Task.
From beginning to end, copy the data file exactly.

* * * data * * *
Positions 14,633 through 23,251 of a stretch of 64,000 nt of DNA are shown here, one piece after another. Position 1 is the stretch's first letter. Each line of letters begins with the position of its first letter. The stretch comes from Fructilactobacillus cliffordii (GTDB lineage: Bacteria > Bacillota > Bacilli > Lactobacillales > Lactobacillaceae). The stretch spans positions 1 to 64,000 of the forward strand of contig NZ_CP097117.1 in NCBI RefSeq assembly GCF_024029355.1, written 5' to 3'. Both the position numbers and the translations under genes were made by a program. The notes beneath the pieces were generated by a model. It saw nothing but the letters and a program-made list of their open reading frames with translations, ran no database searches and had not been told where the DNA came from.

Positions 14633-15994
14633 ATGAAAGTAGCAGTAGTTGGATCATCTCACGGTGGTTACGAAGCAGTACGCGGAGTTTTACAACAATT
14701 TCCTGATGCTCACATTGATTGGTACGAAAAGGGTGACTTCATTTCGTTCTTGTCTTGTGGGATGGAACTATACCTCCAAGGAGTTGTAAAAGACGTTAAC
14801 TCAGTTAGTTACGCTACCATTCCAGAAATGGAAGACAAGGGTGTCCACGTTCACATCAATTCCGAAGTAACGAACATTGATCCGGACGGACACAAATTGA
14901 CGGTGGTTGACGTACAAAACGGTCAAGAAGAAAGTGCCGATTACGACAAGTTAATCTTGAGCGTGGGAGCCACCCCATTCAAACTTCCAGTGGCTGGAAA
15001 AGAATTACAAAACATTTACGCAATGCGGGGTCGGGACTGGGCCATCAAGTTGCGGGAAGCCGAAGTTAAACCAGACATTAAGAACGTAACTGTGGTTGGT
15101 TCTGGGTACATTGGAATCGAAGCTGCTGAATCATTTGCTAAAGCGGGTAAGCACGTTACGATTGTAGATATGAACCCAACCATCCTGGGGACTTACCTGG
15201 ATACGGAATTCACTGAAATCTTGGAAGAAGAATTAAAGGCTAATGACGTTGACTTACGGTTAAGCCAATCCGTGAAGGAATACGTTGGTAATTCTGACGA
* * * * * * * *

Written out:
Positions 14,633 through 23,251 of a stretch of 64,000 nt of DNA are shown here, one piece after another. Position 1 is the stretch's first letter. Each line of letters begins with the position of its first letter. The stretch comes from Fructilactobacillus cliffordii (GTDB lineage: Bacteria > Bacillota > Bacilli > Lactobacillales > Lactobacillaceae). The stretch spans positions 1 to 64,000 of the forward strand of contig NZ_CP097117.1 in NCBI RefSeq assembly GCF_024029355.1, written 5' to 3'. Both the position numbers and the translations under genes were made by a program. The notes beneath the pieces were generated by a model. It saw nothing but the letters and a program-made list of their open reading frames with translations, ran no database searches and had not been told where the DNA came from.

Positions 14633-15994
14633 ATGAAAGTAGCAGTAGTTGGATCATCTCACGGTGGTTACGAAGCAGTACGCGGAGTTTTACAACAATT
14701 TCCTGATGCTCACATTGATTGGTACGAAAAGGGTGACTTCATTTCGTTCTTGTCTTGTGGGATGGAACTATACCTCCAAGGAGTTGTAAAAGACGTTAAC
14801 TCAGTTAGTTACGCTACCATTCCAGAAATGGAAGACAAGGGTGTCCACGTTCACATCAATTCCGAAGTAACGAACATTGATCCGGACGGACACAAATTGA
14901 CGGTGGTTGACGTACAAAACGGTCAAGAAGAAAGTGCCGATTACGACAAGTTAATCTTGAGCGTGGGAGCCACCCCATTCAAACTTCCAGTGGCTGGAAA
15001 AGAATTACAAAACATTTACGCAATGCGGGGTCGGGACTGGGCCATCAAGTTGCGGGAAGCCGAAGTTAAACCAGACATTAAGAACGTAACTGTGGTTGGT
15101 TCTGGGTACATTGGAATCGAAGCTGCTGAATCATTTGCTAAAGCGGGTAAGCACGTTACGATTGTAGATATGAACCCAACCATCCTGGGGACTTACCTGG
15201 ATACGGAATTCACTGAAATCTTGGAAGAAGAATTAAAGGCTAATGACGTTGACTTACGGTTAAGCCAATCCGTGAAGGAATACGTTGGTAATTCTGACGA